Article about free-range disease risks

Discussion in 'Managing Your Flock' started by Chicabee19, Jan 23, 2009.

  1. chickenannie

    chickenannie Songster

    Nov 19, 2007
    I'm sorry, but that article makes me so mad. they are still talking about factory-farming, except that the chickens are on the floor. But they are probably in a filthy environment -- with 35,000 chickens, they are breathing "fecal dust" which is basically dried poop that becomes airborne. It is a totally unhealthy enviroment that is sure to cause the hen deaths they refer to. Just having "access to the outdoor" in reality in factory farming may just mean there's a small door on one side of a huge warehouse type building with a small run outside. I'd like to know if all 35,000 chickens can be "outside" at the same time! The premise of the article is ridiculous and the doubts it tries to raise are also ridiculous given that it's still factory farming.

    To me, "free-range" implies LOTS of space for each chicken, outside all day long, digging in the dirt, eating green grass, etc.
  2. GardenerGal

    GardenerGal Songster

    Dec 20, 2008
    I agree, Chicken Annie.

    But a new thread here on real free-ranging and the disease possiblities would be a good idea that could come our of this factory-farm story. Off the top of my head, I already have checked off roundworms as one risk from free range chickens eating infected earthworms. Common problem. Fortunately there are effective wormers.

    Anyone want to start a list of other illnesses and parasites?
  3. JennsPeeps

    JennsPeeps Rhymes with 'henn'

    Jun 14, 2008
    South Puget Sound
    Flock size was part of the problem, Fossum said. Cages held a maximum of 10 birds. But free-range flocks sometimes contained as many as 35,000 chickens. Even though these chickens had the freedom to hop outside and roll in the dirt, they were more likely to bump into each other, fight, and share diseases.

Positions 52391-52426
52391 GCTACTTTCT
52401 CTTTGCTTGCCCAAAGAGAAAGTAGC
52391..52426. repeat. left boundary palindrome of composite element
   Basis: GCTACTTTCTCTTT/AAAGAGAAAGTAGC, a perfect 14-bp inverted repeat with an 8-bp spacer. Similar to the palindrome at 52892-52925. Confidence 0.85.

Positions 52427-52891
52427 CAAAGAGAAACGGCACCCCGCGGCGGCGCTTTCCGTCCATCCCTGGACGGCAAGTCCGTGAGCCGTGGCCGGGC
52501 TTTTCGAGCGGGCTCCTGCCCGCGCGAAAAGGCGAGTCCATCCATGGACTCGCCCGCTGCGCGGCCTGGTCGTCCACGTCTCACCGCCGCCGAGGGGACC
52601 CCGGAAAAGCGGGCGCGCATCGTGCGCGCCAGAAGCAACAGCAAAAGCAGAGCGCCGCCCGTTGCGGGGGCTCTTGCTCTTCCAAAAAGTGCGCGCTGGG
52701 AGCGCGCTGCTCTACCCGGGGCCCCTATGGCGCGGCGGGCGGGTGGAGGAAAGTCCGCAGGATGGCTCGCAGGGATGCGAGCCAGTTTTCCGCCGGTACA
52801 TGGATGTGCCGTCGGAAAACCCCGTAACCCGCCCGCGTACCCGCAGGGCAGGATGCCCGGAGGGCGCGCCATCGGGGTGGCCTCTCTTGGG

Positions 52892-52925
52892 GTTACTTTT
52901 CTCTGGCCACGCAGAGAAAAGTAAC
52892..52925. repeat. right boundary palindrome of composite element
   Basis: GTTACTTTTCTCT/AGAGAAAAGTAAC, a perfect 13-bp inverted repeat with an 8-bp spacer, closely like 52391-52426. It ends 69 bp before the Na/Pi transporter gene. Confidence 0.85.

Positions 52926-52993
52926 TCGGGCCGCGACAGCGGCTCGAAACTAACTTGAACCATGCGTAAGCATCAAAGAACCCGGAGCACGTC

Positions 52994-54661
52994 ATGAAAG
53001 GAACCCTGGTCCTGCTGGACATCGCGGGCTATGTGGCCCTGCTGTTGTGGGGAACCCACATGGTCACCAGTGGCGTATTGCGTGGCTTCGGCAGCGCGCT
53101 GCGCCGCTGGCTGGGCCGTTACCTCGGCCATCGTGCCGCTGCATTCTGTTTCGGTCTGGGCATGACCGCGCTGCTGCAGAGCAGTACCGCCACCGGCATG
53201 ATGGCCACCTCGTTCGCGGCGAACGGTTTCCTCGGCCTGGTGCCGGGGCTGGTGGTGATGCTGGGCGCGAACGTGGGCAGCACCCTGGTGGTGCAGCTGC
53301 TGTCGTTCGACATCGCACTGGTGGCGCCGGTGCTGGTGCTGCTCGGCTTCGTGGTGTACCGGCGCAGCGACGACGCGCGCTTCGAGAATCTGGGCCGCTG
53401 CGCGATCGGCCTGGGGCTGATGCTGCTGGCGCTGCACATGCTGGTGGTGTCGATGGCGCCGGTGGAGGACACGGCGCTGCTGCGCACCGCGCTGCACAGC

Number of animals is definitely an issue here.

    Nutritionally, Porter added, free-range eggs and meat are virtually identical to the same products from caged chickens.

    Why wouldn't they be, if they're eating the same feed, just with space to walk around.

    My alumni magazine recently featured an alumni family, the Wilcox family, who raises chickens in WA State: There was a pic (not shown online) of their free-range birds, which was outside... or at least that's the impression given from the shots.

    ETA - you can download the PDF of the magazine layout to see the pics of the hens on the grass. DBF laughed that they'd still have grass. The hens look debeaked to me.​
    Last edited: Jan 23, 2009
  4. gritsar

    gritsar Cows, Chooks & Impys - OH MY!

    Nov 9, 2007
    SW Arkansas
    I don't know what you call how they keep the chickens in that article, but it sure ain't free-ranging like my chooks do it.
    My chickens are free to roam 80 acres from early morning until they choose to go and roost (in their secure coop) at dusk.
    They're healthy and pecking issues are non-existent. Lilith has her troubles, so she stays in the yard by her own choice while the others roam. Most important to me they just LOOK happy!
    I've seen the inside of quite a few commercial houses where the chickens are raised on dirt floors covered in shavings. There's no comparison. Stay in one of those houses for five minutes and you'll lose your appetite for commercial raised chicken for a long time. [​IMG]
  5. dancingbear

    dancingbear Songster

    Aug 2, 2008
    South Central KY
    I have to agree, this corporate model of "free-range" is crap. It's not a natural sort of environment at all, and can't be realistically compared to what most people think of when you say "free-range".

    I have 22 acres, my birds wander all over it, I have no pecking or cannibalism issues. I seldom see any illness in my flock, and the only parasite problems I encounter are external mites. I deal with them in the fall, at the beginning of molt. By the time they build up again, it fall molt time again. The feed contains food grade DE, I haven't seen any internal parasites with my flock.

    Real free-range, at my place:

    This is NOT what that article is about.

BackYard Chickens is proudly sponsored by: